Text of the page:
Contribution to Assist Disabled People in Thantlang
20 December 2012: Chin communities and churches have come together to put collective efforts in a movement that aims to assist disabled people in Thantlang Township of Chin State.
Contribution has been made from both inside and outside of the country for construction of a new training centre in Thantlang town for the disabled in the Chin township.
Returning from his fundraising trip to Australia, Rev. Dr. Peter Al Ceu expressed thanks to Chin churches and communities for their generous contribution towards supporting the disabled people.
“I was in Australia for two months and managed to meet with members of 16 Chin churches in four states. The purpose was to raise fund to build a training centre for people with disabilities within Thantlang Township,” added Rev. Dr. Peter Al Ceu, Committee member of the Disabled Aids Organization (DAO).
The training centre, upon completion, will provide a range of services, programmes and support that help to equip disabled people with new income-generating life skills.
Earlier this month, DAO held a one-day workshop in Thantlang on disabilities and how to improve their situation with better system and structure in place as it raised awareness about disability issues within the community.
One of the participants told Chinland Guardian: “The event actually opened our eyes to be able to better understand and deal with our brothers and sisters who have disabilities. It is important that people with disabilities are treated equally in our community.”
DAO is said to have just been granted an official registration as a local non-profit charity organization although it was established in Thantlang a few years ago.
“According to our list as of last month, we have about 165 individuals with disabilities registered from within the township. We haven’t been able to get to every village yet,” added Rev. Dr. Peter Al Ceu.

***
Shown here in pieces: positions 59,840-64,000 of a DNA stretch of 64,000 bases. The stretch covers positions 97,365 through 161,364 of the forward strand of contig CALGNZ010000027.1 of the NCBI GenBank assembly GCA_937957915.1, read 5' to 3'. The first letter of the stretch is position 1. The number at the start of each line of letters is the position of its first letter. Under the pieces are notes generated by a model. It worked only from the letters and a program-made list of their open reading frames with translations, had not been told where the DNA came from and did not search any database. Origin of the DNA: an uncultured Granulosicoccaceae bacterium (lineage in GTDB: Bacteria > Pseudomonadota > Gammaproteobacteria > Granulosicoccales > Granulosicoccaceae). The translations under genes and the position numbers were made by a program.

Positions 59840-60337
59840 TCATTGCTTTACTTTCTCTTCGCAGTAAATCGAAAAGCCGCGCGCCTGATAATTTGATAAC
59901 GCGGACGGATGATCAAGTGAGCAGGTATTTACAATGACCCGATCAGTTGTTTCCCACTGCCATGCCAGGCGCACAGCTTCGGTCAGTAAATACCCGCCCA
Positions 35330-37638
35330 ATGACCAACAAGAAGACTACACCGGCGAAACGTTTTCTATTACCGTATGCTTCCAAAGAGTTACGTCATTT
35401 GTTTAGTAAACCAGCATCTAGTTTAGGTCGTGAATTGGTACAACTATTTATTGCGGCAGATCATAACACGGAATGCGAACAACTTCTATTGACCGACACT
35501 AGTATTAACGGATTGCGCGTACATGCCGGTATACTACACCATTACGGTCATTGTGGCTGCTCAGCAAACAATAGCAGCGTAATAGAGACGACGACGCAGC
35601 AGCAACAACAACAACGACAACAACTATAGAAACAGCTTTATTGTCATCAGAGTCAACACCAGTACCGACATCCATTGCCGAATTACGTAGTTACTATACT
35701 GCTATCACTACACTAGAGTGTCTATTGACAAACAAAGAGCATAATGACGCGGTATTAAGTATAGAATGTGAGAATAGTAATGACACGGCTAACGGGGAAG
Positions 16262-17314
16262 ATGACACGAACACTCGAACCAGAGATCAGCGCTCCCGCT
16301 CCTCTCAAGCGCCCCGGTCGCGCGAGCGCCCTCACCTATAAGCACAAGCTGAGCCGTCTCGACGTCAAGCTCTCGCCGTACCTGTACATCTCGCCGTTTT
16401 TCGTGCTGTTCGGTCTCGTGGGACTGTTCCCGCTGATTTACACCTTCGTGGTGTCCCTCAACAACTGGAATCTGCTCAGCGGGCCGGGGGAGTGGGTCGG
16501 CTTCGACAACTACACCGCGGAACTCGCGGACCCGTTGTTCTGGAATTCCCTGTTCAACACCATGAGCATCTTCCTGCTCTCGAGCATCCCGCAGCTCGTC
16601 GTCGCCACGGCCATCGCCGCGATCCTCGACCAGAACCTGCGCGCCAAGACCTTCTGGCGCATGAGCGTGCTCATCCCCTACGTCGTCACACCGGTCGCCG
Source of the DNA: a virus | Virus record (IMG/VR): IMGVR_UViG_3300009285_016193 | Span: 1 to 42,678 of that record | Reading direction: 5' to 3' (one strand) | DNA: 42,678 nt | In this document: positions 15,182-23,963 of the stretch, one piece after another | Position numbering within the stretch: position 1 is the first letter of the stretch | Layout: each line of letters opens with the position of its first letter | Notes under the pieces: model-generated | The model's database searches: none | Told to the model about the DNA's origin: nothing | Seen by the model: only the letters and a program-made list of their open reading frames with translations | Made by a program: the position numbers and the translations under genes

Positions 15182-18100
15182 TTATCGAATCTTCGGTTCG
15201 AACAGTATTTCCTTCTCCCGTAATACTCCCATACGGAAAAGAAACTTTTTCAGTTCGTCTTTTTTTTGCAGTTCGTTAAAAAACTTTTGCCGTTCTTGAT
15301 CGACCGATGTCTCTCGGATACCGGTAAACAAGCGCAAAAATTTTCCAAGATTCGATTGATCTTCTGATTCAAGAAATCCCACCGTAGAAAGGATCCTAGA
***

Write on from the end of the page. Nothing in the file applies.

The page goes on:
“There are about 20 disabled people in Thantlang town. The Thantlang Baptist Church provides them an office and they work everyday. They share among themselves what they earn from works such as taking photos and printing. They travel to other places and encourage disabled villagers.”
In Kalaymyo of Sagaing region, a Chin community-based organization called Disabled Children Development Program (DDP), formed in 2009, provides services and support to about 200 children with disabilities.
Pastor Sang Uk Cung said in an interview with the Chinland Post that people with disabilities are not included in the member list of a church in some areas, adding: “This clearly shows our lack of understanding about disabilities in our society.”
It is estimated that there are more than one million physically disabled people in Burma, with about 10 per cent of the whole population being affected in one way or the other, according to the Eden Centre for Disabled Children (ECDC).
As of today, Burma has not got an official statistic on the population of people with disabilities in the country.
Reporting by Thawng Zel Thang